Rambo 2008

Critics score:
37 / 100

Reviews provided by RottenTomatoes

A.O. Scott, New York Times: Stallone is smart enough -- or maybe dumb enough, though I tend to think not -- to present the mythic dimensions of the character without apology or irony. Welcome back. Read more

David Edelstein, New York Magazine/Vulture: If bringing back Rocky and Rambo opens him up to more ridicule from the likes of me, ita(TM)s also the kind of challenge at which he excels. Idiotic as Rocky Balboa was, the punches landed, and Rambo works on its own debased terms, too. Read more

J. R. Jones, Chicago Reader: The orgy of violence, as ghastly as in any video game, should go a long way toward erasing whatever goodwill Stallone earned with his sentimental Rocky Balboa. Read more

Mark Rahner, Seattle Times: A grim, hyperviolent send-off that could give you post-traumatic stress disorder. Read more

Nathan Rabin, AV Club: Stiffly written, woodenly acted, and indifferently directed. Read more

Bill Goodykoontz, Arizona Republic: It's confusing. Rambo makes you root for the wrong things. Read more

Mark Feeney, Boston Globe: None of this is beyond what you'd expect -- or fear -- from a Rambo movie. What is inexcusable is the moral self-congratulation the movie trades on, attaching itself to the plight of the Burmese people. Read more

Kevin Crust, Los Angeles Times: Rambo hits his stride in the film's second half, meting out justice in an unjust world and ultimately the movie works best when warbling its out-of-tune greatest hits. Read more

David Germain, Associated Press: The movie might satisfy bloodthirsty action fans, but for most people, this is one Stallone do-over we could have done without. Read more

Adam Graham, Detroit News: It's an unfortunate ending for a once-great screen character who deserves to be known for more than the waste he laid to others. Read more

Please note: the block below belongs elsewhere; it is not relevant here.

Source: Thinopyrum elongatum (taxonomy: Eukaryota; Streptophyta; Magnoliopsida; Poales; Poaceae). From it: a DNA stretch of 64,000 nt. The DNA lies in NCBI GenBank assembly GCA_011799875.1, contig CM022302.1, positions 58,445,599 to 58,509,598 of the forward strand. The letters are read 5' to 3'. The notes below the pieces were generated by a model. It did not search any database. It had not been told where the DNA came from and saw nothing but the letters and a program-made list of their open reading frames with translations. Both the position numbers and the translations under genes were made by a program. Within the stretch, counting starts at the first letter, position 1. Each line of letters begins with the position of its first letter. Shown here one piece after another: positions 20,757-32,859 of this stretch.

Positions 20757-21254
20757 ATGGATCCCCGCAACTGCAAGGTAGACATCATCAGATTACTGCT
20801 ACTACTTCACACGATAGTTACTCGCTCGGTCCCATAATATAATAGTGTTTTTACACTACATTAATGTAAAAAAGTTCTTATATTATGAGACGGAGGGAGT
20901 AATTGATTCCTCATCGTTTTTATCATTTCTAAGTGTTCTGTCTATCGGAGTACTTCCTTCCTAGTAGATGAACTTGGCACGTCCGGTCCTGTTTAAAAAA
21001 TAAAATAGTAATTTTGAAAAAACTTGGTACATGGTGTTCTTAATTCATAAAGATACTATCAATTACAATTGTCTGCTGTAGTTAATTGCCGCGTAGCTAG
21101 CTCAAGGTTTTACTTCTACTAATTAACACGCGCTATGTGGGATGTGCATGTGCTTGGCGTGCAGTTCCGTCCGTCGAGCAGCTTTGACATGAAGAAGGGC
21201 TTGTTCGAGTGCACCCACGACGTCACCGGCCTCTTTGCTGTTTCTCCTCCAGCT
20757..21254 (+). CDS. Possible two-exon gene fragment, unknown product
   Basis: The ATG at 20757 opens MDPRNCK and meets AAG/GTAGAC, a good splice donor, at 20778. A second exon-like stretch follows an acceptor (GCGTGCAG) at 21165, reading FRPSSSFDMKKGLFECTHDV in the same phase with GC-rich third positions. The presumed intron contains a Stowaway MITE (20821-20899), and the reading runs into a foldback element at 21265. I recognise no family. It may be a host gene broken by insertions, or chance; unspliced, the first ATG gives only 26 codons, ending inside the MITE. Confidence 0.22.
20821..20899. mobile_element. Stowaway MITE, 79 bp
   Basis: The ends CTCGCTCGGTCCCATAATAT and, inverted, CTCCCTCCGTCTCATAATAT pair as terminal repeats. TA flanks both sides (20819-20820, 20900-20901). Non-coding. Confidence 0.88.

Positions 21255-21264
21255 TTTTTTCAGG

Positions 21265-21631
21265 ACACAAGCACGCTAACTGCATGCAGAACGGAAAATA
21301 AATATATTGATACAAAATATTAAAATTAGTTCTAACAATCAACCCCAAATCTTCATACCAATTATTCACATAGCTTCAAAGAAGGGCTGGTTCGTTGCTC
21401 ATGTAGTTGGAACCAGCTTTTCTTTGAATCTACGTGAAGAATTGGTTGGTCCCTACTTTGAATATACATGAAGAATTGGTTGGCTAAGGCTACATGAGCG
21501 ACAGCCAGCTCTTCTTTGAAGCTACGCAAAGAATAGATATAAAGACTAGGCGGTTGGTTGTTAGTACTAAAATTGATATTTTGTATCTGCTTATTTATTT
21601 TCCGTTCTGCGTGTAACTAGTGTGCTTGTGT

Lisa Schwarzbaum, Entertainment Weekly: Read more

Tom Maurstad, Dallas Morning News: Stunningly, unrelentingly violent. Read more

Jim Ridley, L.A. Weekly: As vehement in its stereotyping as World War II propaganda. Read more

Gene Seymour, Newsday: The battle sequences are so muddled in execution that we can't tell who's killing whom. Which may have been the point, but knowing Stallone -- and Rambo -- one doubts that very much. Read more

Jack Mathews, New York Daily News: The enemies so comically monstrous and their deaths so gory, that you may just throw your head back and roar with laughter. Read more

Kyle Smith, New York Post: This time, it's impersonal. Read more

Roger Moore, Orlando Sentinel: A brutish, brutal and simplistic orgy of violence. Read more

Carrie Rickey, Philadelphia Inquirer: It's not a movie. It's an adrenaline pump and purveyor of raw carnage. Read more

James Berardinelli, ReelViews: It's a middling movie both in terms of the franchise and in terms of action movies in general. Read more

Stephanie Zacharek, Salon.com: The movie is neither cathartic nor entertaining. Read more

Mick LaSalle, San Francisco Chronicle: This violence contains a movie, but only intermittently. Read more

Dana Stevens, Slate: Rambo combines an unapologetic return to the grand action-movie tradition of blowing **** up with a Saw-era interest in close-ups of human viscera. The problem is that the moral meaning of the gore keeps changing. Read more

Mike Thomas, Chicago Sun-Times: Well-shot and well-edited violence porn. Read more

Stephen Cole, Globe and Mail: Never, not even in the aftermath of Pearl Harbor, has Hollywood depicted Asians with more prejudice. To what end? Read more

Philip Marchand, Toronto Star: "So they send in the devil to do God's work," says a hulking Australian mercenary, part of the rescue attempt. "It's ironic, isn't it?" Highly ironic. The implications of that irony are not explored in the movie. Read more

David Jenkins, Time Out: 90 minutes of violence. No more, no less. Read more

Claudia Puig, USA Today: The mouthiest mercenary, a surly Brit, is given the best line to snarl at our hero: "You can drop that thousand-yard stare. I've seen it all before, and I'm not impressed." We couldn't have said it better ourselves. Read more

Brian Lowry, Variety: Stallone (who looks fit but mostly keeps his shirt on) has no intention of bogging the action down, but it's still a notably cheerless exercise, without knowing winks or stabs (pardon the expression) at humor. Read more

J. Hoberman, Village Voice: As the current obsession with Reagan suggests, it's back to fantasyland! Read more

Desson Thomson, Washington Post: No longer is Rambo killing for a cause, but for kicks. And his portentous blather, even by Rambo standards, becomes unintentionally hilarious. Read more